A Spanish party calling for immigrant deportations and a border wall captured a surprise 11 percent of the vote in Andalusia’s regional elections on Sunday, making it the first far-right party to win seats above a municipal level since the death of dictator Francisco Franco.
Before Sunday, Spain had stood out as an exception to the far-right wave that has been showing strength across Europe.
“The Reconquista [reconquest] is starting in Andalusia and will spread to the rest of Spain,” tweeted the Vox party on Sunday night after the results were called, referring to the historical period in which Christians gained control of the Iberian Peninsula from Muslims.
The Socialist Party had run Andalusia for 36 years uninterrupted, but on Sunday they lost their majority. A right-wing coalition is a likely outcome.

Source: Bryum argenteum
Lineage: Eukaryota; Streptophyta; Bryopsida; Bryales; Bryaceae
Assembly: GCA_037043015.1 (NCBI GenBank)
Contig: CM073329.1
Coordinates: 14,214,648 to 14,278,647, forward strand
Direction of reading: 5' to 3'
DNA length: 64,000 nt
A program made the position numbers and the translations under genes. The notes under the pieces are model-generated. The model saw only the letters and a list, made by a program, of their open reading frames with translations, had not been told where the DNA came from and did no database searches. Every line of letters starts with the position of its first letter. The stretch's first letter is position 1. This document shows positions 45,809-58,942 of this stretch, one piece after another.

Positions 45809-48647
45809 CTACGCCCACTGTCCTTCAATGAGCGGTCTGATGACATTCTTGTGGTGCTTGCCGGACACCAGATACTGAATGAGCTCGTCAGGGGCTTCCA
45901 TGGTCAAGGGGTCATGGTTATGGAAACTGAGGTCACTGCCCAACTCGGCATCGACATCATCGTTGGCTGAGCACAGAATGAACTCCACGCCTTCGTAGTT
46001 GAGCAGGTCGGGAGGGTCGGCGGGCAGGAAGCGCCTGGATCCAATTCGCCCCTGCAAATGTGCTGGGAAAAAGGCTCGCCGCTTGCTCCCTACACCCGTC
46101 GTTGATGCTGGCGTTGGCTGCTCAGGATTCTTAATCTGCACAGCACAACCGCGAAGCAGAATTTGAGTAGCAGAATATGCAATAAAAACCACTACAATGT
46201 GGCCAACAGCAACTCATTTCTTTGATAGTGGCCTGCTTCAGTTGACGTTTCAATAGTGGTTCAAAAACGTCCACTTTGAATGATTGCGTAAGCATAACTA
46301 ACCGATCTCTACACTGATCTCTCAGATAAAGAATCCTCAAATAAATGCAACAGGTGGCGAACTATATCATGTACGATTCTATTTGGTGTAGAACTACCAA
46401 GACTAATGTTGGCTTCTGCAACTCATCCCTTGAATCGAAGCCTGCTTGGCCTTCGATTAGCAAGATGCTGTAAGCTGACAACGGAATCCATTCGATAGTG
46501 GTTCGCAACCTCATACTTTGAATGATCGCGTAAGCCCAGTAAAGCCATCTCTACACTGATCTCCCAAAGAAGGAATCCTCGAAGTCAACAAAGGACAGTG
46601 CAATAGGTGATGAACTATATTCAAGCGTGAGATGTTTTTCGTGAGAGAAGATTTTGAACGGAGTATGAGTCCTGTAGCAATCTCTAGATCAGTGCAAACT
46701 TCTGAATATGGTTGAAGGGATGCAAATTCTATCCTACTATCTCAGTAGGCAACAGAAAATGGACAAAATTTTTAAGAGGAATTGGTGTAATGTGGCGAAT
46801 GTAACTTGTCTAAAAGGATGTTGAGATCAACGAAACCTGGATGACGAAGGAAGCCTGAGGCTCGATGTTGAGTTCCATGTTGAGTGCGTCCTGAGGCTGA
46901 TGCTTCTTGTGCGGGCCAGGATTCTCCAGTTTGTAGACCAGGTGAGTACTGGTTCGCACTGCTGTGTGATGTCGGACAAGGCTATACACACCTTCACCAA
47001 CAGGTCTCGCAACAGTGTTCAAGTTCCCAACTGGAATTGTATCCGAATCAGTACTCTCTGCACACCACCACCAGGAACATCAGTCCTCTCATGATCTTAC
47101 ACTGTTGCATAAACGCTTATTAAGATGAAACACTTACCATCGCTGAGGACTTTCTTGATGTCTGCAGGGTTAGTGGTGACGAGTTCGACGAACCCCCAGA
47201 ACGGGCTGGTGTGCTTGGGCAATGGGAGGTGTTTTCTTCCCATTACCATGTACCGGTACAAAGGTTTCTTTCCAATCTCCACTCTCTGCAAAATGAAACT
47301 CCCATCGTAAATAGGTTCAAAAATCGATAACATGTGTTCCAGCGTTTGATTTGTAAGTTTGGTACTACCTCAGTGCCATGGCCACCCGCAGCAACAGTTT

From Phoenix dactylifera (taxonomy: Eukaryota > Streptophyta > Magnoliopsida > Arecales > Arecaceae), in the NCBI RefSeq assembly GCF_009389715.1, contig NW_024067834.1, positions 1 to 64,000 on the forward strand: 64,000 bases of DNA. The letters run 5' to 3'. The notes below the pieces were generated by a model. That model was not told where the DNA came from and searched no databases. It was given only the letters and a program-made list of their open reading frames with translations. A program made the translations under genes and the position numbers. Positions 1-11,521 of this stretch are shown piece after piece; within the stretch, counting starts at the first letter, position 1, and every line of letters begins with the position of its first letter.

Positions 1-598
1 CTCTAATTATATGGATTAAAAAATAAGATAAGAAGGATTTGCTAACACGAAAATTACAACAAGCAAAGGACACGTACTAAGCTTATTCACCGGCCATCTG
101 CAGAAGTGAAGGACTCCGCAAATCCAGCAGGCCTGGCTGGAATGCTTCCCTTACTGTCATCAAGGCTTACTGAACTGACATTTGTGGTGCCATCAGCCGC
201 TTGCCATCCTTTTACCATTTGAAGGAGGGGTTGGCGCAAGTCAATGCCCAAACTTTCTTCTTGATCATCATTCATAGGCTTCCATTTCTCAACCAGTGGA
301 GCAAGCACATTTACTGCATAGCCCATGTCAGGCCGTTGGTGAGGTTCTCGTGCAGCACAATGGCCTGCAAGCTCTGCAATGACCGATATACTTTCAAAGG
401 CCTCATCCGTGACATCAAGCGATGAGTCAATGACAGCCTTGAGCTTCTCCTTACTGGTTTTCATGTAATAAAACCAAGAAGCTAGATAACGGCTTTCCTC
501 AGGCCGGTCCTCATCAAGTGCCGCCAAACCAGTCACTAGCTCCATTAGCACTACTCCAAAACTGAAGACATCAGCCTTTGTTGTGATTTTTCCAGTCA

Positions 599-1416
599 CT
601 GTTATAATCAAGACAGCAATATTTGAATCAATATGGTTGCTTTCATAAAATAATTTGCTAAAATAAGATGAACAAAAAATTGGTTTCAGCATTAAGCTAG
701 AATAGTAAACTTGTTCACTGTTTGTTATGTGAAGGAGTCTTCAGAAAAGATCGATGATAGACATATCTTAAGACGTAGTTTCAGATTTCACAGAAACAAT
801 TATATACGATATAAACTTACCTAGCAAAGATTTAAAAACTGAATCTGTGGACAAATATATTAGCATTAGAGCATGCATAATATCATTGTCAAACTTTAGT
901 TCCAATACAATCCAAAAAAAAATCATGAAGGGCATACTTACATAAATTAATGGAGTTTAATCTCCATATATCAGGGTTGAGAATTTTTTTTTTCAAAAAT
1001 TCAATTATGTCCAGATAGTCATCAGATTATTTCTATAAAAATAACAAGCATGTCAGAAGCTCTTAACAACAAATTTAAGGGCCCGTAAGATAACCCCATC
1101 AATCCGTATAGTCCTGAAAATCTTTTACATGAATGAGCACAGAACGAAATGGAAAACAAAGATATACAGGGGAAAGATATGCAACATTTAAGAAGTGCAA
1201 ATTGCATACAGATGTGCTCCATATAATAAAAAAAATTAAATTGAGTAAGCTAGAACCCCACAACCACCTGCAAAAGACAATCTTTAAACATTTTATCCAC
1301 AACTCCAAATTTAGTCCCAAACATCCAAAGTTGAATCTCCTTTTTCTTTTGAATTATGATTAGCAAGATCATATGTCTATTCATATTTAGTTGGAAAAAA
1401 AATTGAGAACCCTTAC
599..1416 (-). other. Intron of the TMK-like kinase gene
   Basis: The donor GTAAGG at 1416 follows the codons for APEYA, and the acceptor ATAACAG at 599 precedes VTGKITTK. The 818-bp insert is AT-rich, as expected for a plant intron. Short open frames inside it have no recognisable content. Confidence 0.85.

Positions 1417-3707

Marine Le Pen of France’s surging far-right party sent her “warmest congratulations” to Vox, tweeting: “They have achieved a significant result for a young and dynamic movement.”
Vox’s nationalist platform fiercely opposes Catalan independence, vows to fight corruption, and calls for more deportations and a massive wall to be built on Spain’s southern borders.
“An immigrant from a Spanish-speaking American country… is not the same as immigration from Islamic countries,” said Vox leader Santiago Abascal earlier this year in the Canary Islands.